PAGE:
Decommissioning the Chernobyl Nuclear Power Plant

Closing the three units of the Chernobyl Nuclear Power Plant which were not damaged in the 1986 accident and still operating afterwards was an urgent priority for the international community in the 1990s.

Once the decision to close the units had been taken, decommissioning them became an important part of international efforts to assist Ukraine.

As with most nuclear plants in the former Soviet Union, there were serious shortcomings in the technical and financial provisions for the decommissioning process and an urgent need for investment in the site’s infrastructure.

Assistance focussed first on urgent safety and security upgrades in Chernobyl’s unit 3, which was the last in operation and closed in 2000. Later the main task became the safe decommissioning of all three reactor units at Chernobyl.

While some decommissioning infrastructure projects have been funded through bilateral aid, two key Chernobyl facilities are being financed by the EBRD- managed Nuclear Safety Account (NSA).

  • The Interim Spent Fuel Storage Facility (ISF2), currently in the final phase of construction, will process, dry and cut more than 21,000 fuel assemblies from Chernobyl units 1-3, which will then be placed in Double Walled canistera and stored  in concrete modules on site.  The spent fuel will then be stored safely and securely or a minimum period of a hundred years. Completion of the facility, designed and built by the US company Holtec, is currently scheduled for 2017. Once all fuel has been transferred to the ISF2 the current storage can be decommissioned. This will represent a major step forward in increasing nuclear safety at the site.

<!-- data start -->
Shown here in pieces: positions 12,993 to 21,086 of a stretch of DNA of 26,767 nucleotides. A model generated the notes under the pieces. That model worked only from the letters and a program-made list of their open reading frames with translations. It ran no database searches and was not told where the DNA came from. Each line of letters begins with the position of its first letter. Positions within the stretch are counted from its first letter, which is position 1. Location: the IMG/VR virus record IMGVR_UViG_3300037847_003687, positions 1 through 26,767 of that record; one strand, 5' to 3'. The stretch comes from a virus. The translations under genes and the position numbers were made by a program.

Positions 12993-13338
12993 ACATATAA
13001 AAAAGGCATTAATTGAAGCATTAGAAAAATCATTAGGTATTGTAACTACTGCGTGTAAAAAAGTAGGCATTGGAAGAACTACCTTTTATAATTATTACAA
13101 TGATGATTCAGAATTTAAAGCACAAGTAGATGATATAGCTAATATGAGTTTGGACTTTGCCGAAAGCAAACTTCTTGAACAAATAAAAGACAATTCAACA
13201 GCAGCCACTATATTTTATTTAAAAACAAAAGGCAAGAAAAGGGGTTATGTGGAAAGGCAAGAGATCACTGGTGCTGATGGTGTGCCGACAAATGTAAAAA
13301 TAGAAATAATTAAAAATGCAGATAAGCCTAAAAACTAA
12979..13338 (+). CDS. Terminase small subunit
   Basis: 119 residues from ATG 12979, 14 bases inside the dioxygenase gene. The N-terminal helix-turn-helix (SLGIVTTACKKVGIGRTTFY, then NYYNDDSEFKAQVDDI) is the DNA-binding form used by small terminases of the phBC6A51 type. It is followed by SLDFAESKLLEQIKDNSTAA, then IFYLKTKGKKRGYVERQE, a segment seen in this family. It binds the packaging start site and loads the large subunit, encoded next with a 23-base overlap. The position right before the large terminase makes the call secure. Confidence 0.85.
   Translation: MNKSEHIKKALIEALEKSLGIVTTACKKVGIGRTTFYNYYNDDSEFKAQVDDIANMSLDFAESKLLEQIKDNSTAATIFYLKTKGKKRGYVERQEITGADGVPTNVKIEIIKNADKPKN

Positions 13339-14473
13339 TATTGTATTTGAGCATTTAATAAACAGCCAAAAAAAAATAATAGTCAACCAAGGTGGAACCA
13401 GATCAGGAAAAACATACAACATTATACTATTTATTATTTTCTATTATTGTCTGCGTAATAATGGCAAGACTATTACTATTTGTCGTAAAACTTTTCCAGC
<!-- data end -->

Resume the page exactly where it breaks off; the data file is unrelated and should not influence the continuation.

• The Liquid Radioactive Waste Treatment Plant (LRTP) retrieves highly active liquids from their current storage tanks, processes them into a solid state and moves them into containers for long-term storage. The plant is complete and fully operational.

As of 2016 the NSA has committed some €280 million, provided by 18 donors, to decommissioning and safety projects in Chernobyl. The EBRD provides more than €200 million to the construction of the ISF-2. On 28 Nov 2014 the EBRD Board of Governors approved an additional contribution of €350 million for the completion of the New Safe Confinement bringing the overall EBRD grant for this project to € 500 million.